Like many natural products, imperatorin is not routinely available in large quantities for pharmacological studies. Therefore, based on previous studies [14, 15], high-performance countercurrent chromatography (HPCCC) was applied as an efficient tool for the isolation of imperatorin from the fruits of the widely occurring plant, Angelica officinalis Hoffm. (Apiaceae), which is used in traditional medicine for digestive problems, including gastric ulcers and stomach cramps, and has been shown to stimulate gastric and pancreatic secretions and to possess hepatoprotective activity [16, 17].

2. Materials and Methods

2.1. Chemicals

Acetylcholine chloride, dimethyl sulfoxide (DMSO), isoproterenol hemisulfate (Isop), methylene blue, propranolol, tetraethylammonium (Sigma Chemical Co., St. Louis, MO, USA), CaCl2 (Merck, Darmstadt, Germany), NaH2PO4 (Fluka Chemie, AG, Buchs, Switzerland), and all other salts needed for the preparation of the incubation media, that is, NaCl, KCl, MgSO4, NaHCO3, and glucose (POCh, Gliwice, Poland), were used for preparing experiments on isolated jejunum strips. Imperatorin was dissolved in 0.5% DMSO; all other substances were dissolved in modified Krebs-Henseleit solution. All solvents used for countercurrent chromatography were of analytical grade and purchased from Polish Reagents (POCh Gliwice, Poland). Methanol used for high-performance liquid chromatography (HPLC) was HPLC grade and was purchased from Merck (Darmstadt, Germany), and the water used was purified using a Millipore Laboratory Ultrapure water system (Simplicity system, Millipore, Molsheim, France).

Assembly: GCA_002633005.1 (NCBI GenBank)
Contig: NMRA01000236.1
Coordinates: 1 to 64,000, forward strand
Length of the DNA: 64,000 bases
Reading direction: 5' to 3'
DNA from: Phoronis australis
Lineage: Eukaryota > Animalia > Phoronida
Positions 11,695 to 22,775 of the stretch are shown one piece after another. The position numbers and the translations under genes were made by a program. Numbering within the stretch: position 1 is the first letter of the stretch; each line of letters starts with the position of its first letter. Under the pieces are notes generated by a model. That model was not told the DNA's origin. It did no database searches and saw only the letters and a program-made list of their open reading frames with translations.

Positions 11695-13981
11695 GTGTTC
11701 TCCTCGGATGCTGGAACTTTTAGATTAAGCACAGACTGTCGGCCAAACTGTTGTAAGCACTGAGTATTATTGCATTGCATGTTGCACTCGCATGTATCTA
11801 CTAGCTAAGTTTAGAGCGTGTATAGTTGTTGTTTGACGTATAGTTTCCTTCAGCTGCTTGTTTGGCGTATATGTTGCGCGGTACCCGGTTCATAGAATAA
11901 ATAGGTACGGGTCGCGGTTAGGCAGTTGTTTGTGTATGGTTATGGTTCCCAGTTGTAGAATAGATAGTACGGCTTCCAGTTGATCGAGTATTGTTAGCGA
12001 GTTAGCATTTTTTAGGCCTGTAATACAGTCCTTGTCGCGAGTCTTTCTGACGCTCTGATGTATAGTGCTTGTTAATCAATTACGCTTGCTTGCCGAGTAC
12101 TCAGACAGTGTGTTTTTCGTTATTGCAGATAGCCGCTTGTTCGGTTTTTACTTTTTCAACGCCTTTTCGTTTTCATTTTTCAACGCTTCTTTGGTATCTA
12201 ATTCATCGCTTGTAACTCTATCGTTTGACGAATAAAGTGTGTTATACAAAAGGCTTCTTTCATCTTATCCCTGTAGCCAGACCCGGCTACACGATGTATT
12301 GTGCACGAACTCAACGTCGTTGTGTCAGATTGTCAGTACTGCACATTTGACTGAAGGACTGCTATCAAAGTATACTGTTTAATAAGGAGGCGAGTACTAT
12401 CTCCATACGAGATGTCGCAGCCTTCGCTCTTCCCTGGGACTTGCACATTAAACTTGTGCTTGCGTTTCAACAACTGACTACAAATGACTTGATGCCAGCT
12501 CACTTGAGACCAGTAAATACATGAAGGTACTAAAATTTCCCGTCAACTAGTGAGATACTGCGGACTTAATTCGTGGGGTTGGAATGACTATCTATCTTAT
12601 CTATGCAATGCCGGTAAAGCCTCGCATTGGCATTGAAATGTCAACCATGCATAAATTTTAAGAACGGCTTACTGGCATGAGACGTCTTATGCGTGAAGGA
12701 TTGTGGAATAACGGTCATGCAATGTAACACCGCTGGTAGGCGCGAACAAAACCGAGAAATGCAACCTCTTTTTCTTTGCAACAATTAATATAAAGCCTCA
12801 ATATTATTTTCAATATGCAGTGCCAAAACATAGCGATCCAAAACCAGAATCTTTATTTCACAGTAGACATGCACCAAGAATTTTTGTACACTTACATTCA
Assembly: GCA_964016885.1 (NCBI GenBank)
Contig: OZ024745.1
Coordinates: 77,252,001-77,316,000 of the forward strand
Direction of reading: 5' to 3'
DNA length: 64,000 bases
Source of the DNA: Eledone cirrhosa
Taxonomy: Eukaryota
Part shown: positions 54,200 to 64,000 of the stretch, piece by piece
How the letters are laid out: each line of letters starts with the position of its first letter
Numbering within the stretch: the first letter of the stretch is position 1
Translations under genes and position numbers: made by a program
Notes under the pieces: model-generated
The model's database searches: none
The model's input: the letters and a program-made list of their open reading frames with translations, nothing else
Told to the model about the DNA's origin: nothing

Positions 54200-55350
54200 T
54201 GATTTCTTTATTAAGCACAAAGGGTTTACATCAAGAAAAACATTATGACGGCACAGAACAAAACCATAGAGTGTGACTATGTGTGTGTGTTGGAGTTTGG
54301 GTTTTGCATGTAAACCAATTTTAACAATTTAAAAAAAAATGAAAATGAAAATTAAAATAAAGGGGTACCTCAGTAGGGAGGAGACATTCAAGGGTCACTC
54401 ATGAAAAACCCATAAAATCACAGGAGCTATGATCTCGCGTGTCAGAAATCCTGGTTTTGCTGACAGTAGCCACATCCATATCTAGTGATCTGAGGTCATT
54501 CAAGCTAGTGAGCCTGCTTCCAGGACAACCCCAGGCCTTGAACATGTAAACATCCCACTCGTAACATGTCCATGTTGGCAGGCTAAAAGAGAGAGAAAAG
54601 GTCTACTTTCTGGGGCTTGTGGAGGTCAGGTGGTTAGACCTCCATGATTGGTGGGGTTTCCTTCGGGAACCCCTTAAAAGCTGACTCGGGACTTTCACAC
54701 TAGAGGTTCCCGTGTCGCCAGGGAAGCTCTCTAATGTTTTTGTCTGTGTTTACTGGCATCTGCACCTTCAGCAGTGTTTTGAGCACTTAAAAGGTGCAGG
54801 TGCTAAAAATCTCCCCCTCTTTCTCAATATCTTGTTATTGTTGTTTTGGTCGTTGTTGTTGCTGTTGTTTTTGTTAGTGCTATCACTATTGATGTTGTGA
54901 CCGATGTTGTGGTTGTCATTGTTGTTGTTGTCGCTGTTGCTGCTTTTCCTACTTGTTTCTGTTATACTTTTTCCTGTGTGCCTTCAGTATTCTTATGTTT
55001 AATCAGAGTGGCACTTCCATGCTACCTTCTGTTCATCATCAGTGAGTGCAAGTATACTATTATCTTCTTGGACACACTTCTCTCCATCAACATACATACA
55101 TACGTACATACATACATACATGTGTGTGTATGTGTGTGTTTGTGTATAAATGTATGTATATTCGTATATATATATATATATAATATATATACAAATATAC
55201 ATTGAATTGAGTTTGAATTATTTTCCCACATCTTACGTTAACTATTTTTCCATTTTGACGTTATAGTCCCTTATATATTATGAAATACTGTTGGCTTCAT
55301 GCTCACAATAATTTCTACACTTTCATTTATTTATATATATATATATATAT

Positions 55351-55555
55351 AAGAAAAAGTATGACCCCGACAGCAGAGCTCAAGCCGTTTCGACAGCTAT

2.2. Plant Material